What’s in a voice?
By and large, Japanese clients are inept at choosing voices. They don’t ask themselves why they think a certain kind of voice goes with, say, a given video or TV commercial. If they did ask, they would have to admit that theris is just a vague personal prejudice like some men prefer blondes over brunettes or vice versa. Clearly, different cultures have different preferences for voices – depending on the subject.
By and large, Japanese clients go for the kind of voices that sells shampoo in the US.
Now, shampoo is…well…soap. It cleans your hair. And the voices, male or female, are clean, clear, and more or less devoid of character. No whiny kid’s voices here. No raspy Favorite Uncle voices. No real emotion. The subject is vapid. The concept, superficial.
I keep on going back to the “It’s a Sony” voice so many years ago. Or the Honda Prelude voice that I used to do. Both voices are deep, a little raspy. They’re different. Arguably older. They have character. And they were hugely popular. I know that in the case of Honda, Honda had tried no less than four Shampoo voices first, hoping (irrationally) to get the “It’s a Honda” effect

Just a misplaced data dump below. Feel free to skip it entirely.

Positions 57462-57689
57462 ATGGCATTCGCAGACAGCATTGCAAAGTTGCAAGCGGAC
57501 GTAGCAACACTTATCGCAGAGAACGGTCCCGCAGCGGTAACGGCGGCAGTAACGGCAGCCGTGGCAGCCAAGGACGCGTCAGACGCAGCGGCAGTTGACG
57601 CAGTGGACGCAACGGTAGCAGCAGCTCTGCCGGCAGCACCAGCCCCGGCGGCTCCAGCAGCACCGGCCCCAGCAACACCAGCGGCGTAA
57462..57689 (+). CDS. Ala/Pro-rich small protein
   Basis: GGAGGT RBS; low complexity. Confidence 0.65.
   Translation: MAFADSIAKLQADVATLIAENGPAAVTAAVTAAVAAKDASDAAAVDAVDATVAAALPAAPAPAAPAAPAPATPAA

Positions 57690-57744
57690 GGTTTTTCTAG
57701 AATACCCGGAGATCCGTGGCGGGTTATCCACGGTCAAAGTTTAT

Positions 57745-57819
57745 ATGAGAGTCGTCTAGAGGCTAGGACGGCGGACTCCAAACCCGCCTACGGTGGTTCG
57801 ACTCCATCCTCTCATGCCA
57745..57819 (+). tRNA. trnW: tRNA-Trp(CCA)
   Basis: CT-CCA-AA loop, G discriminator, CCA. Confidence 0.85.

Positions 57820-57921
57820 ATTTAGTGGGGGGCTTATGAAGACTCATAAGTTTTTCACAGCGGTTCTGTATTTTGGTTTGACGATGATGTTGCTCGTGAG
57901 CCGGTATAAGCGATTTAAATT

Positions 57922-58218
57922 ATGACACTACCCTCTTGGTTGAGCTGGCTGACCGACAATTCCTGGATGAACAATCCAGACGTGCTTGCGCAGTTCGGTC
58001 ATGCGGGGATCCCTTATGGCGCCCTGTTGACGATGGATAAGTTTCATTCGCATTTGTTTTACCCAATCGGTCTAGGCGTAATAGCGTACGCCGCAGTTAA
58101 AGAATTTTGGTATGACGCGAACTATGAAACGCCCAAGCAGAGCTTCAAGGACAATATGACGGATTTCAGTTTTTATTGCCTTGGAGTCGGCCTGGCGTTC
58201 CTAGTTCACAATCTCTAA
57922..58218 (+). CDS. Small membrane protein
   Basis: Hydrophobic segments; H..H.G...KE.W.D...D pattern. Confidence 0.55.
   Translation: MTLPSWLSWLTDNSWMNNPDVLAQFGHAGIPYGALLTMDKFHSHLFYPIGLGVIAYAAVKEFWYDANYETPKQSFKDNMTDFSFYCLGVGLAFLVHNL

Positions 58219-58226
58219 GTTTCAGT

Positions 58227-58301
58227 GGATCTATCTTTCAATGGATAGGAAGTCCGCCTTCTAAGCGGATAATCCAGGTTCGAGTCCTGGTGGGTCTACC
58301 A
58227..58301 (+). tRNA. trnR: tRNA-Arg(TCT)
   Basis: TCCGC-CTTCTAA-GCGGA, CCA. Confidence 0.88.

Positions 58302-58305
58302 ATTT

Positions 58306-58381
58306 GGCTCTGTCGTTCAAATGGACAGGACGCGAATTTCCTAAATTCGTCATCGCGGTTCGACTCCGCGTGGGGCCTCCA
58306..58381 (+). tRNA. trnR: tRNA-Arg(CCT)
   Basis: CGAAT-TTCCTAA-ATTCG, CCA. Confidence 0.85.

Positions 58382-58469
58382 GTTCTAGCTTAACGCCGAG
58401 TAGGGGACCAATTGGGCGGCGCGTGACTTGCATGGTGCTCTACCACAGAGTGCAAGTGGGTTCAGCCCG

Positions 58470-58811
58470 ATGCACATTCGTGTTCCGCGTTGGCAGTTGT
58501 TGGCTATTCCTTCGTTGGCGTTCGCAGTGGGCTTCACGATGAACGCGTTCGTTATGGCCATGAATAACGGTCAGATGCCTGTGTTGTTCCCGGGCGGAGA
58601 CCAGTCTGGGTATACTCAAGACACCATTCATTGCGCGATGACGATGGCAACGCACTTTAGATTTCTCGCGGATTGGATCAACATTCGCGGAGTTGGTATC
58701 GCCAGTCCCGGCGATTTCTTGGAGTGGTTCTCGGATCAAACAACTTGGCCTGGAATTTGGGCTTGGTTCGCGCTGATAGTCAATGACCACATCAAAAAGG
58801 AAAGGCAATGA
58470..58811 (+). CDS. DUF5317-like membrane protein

The production company hit on me, more or less by trial and error. Maybe they misdialed or confused me with someone else. They still didn’t know what they were doing. And things would have worked out differently if I hadn’t known what they really needed.
Nowadays, voice casting has not improved.
You have to think when choosing voices. If only because it is also about the choosing delivery.
Listen to this from comedian, social commentator, Lee Camp…..
Lee Camp’s voice is perfect for what he does. Or – maybe – what he does is perfect for his voice. His delivery is unique, half rap, half rant, complete with alliteration and rhyme and rhythm – a beat. So the voice is absolutely right, a little high, hard – as piercing as his observations. Imagine the Shampoo Voice doing this. Or the Breakfast serial guy. Or even the Movie Trailer Guy. Nope. These are stereotypical voices and Lee Camp’s style is all about the unexpected – irony and bathos.
Of course, Lee Camp also writes his own stuff – which makes it exactly right.
Of course, company PR people in Japan are not into creativity or quality – they want something that “fits a mold” , that is unexceptional, that will not generate conversation, much less debate.
Of course, Camp’s genius is that what he says is exception and really makes you think. And his way of saying – both delivery and tone—amplify the effect.
Go to his website – you might learn something.